3: use a torch to heat up the bolt and extractor to remove the temper, then drill away (kinda nervous about taking a torch to the engine...)
4: once the extractor is out, one way or another, drill the bolt out and helicoil

normally this would be an EDM job, but I can't think of a way to do that without taking the engine apart (not gonna happen). Is there any kind of EDM system that can be done on site for something like this? I haven't come accross any...

am I missing anything? does anyone have amazing success stories in a situation like this that they want to share? should I just quit fucking around before I damage my engine?


The easy way to remove broken bolts is to put a blob of weld on the end using a MIG welder, thats big enough to hold with vice grips, and wind out the broken bolt as soon as the weld has cooled from red heat. This works in nearly all cases, but you do need to avoid welding on nuts, as invariably these tend to break off, and make the job much more difficult. If broken fastener does not come out first time with this method, then try turning the weld blob, while tapping on it with a hammer, and if it still doesnt move put some more weld on to get heat back into it and try again.
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Old 05-25-2012, 01:12 AM   #21
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For the bolt sticking out, yeah, weld a nut on it and take it out, hot if possible. Impact is the way to go with rusty crap... amazing how well it works. I've also read, (probably here) but never tried, is to use a 50/50 mixture of ATF and acetone as a penetrating oil - it's suppose to be the best option. Put it on and let it soak in. Put more on before it gets hot and the heat should wick it in as well. Like I said, never tried... I use impact and don't seem to have these problems.

For the flush bolt with embedded tapered extractor in expensive engine block... well, I think you just described a worst-case scenario. Sorry about that. Others have offered advice. Me, I'd be thinking about fabbing up another mount point and leaving that dog alone. I mean, does the crash bar really, really, really have to mount in THAT bolt hole? Glue a fake bolt head in the crash bar to make it look right and rig up another mounting point for strength. Just make sure there's either clearance or tension at the unbolted point so it doesn't buzz with vibration.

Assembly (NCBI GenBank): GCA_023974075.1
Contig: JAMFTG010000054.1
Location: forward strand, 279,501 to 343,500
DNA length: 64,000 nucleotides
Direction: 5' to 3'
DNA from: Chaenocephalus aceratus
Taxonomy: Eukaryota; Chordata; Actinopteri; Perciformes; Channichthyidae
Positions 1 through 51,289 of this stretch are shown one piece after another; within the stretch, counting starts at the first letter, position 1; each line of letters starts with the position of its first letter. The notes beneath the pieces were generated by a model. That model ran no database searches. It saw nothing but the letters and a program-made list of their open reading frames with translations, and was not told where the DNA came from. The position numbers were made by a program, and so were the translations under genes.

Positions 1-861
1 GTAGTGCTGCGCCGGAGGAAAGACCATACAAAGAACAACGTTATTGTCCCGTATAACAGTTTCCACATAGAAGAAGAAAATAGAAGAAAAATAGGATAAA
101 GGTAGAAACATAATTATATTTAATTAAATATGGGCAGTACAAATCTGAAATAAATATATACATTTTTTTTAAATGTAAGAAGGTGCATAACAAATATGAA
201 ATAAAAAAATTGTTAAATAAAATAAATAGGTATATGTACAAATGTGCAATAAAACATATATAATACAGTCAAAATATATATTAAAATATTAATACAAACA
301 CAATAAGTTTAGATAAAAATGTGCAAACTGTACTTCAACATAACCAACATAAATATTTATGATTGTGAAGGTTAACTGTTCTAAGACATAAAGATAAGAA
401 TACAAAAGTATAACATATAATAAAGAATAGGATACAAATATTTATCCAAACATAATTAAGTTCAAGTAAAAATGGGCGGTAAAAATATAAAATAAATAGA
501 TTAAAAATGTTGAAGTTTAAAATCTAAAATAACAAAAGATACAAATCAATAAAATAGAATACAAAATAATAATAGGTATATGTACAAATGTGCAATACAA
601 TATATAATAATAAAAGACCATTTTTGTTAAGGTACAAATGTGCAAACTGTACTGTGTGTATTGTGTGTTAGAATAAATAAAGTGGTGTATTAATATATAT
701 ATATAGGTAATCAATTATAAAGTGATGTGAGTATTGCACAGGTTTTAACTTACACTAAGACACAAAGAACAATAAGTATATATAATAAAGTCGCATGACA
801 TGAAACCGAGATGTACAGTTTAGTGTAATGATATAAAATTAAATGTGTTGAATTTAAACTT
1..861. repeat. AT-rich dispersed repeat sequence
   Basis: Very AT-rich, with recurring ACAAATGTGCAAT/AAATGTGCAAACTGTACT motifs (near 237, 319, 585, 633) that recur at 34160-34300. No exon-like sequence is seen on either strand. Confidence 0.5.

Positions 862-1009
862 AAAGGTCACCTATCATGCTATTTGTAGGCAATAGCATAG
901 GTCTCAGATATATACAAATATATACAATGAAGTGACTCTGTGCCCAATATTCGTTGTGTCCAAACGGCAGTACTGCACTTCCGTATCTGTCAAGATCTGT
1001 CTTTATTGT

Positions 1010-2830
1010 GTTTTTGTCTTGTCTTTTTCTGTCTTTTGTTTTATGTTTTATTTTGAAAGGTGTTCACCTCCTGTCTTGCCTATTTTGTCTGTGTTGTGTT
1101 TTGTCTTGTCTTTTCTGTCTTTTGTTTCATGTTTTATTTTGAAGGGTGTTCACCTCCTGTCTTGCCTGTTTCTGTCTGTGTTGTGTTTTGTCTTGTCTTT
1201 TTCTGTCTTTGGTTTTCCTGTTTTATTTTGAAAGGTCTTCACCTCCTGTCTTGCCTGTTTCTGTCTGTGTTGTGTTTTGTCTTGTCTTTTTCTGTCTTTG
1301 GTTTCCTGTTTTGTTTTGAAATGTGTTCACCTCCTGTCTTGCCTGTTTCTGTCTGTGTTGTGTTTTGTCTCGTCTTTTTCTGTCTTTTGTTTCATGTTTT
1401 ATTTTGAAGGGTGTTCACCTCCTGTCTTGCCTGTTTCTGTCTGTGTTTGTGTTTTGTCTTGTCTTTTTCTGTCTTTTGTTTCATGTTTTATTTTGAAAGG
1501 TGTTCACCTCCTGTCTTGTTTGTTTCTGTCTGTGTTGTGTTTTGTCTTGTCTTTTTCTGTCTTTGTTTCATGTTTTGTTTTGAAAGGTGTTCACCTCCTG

David...
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Old 05-25-2012, 03:53 AM   #22
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Quote:
Originally Posted by ttpete View Post
How anyone could ever expect that a tapered brittle glass hard extractor could remove a seized bolt from a blind hole is completely beyond me.

+1 million....

It never fails to amaze me how many people think along the same lines as the OP. Ah... the bolt is stuck, lets put one of these miracle" cure things called extractors in and that will definately get it out..... If all that torque on the bolt didn't work what makes you think it will work on these very brittle extractors. I cant think of any situation I've been in in over 35 yrs of working on "shit" where I would have done this..... even as a stupid teenager working on my POS 35yr old car, 33yrs ago.....
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Old 05-25-2012, 04:57 AM   #23
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Originally Posted by griffo1962 View Post
+1 million....

It never fails to amaze me how many people think along the same lines as the OP. Ah... the bolt is stuck, lets put one of these miracle" cure things called extractors in and that will definately get it out..... If all that torque on the bolt didn't work what makes you think it will work on these very brittle extractors. I cant think of any situation I've been in in over 35 yrs of working on "shit" where I would have done this..... even as a stupid teenager working on my POS 35yr old car, 33yrs ago.....
I've had great luck using extractors just like you've described. One needs to understand how brittle they are but used properly, they're great. I think many people get too ham fisted with them and don't have a properly sized hole to begin with.
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Old 05-25-2012, 05:48 AM   #24
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The spiral extractors seem to work best for light duty applications, like plastic.

I like left hand drill bits for steel. Die grinders too. Dremel a slot and screwdriver out.

After reading all these stories I use grease or antiseize on EVERY DAMN bolt I remove and put back together just so I can avoid all this shit in the first place.
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Old 05-25-2012, 08:24 AM   #25
sieg
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Quote:
Originally Posted by regularfella View Post
I've had great luck using extractors just like you've described. One needs to understand how brittle they are but used properly, they're great. I think many people get too ham fisted with them and don't have a properly sized hole to begin with.